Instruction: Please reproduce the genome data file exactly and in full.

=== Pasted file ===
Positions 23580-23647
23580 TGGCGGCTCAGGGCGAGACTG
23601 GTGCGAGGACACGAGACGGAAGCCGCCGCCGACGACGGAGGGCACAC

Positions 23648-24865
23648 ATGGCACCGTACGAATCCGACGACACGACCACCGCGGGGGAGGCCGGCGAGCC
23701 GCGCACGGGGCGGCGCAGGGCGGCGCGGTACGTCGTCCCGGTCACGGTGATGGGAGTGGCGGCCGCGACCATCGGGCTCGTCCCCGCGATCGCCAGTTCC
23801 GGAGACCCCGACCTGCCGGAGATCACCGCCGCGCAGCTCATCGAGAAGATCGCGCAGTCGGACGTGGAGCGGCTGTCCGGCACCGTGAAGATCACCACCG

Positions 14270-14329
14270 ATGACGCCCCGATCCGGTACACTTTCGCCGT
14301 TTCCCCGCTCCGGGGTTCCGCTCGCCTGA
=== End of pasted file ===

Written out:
Positions 23580-23647
23580 TGGCGGCTCAGGGCGAGACTG
23601 GTGCGAGGACACGAGACGGAAGCCGCCGCCGACGACGGAGGGCACAC

Positions 23648-24865
23648 ATGGCACCGTACGAATCCGACGACACGACCACCGCGGGGGAGGCCGGCGAGCC
23701 GCGCACGGGGCGGCGCAGGGCGGCGCGGTACGTCGTCCCGGTCACGGTGATGGGAGTGGCGGCCGCGACCATCGGGCTCGTCCCCGCGATCGCCAGTTCC
23801 GGAGACCCCGACCTGCCGGAGATCACCGCCGCGCAGCTCATCGAGAAGATCGCGCAGTCGGACGTGGAGCGGCTGTCCGGCACCGTGAAGATCACCACCG

Positions 14270-14329
14270 ATGACGCCCCGATCCGGTACACTTTCGCCGT
14301 TTCCCCGCTCCGGGGTTCCGCTCGCCTGA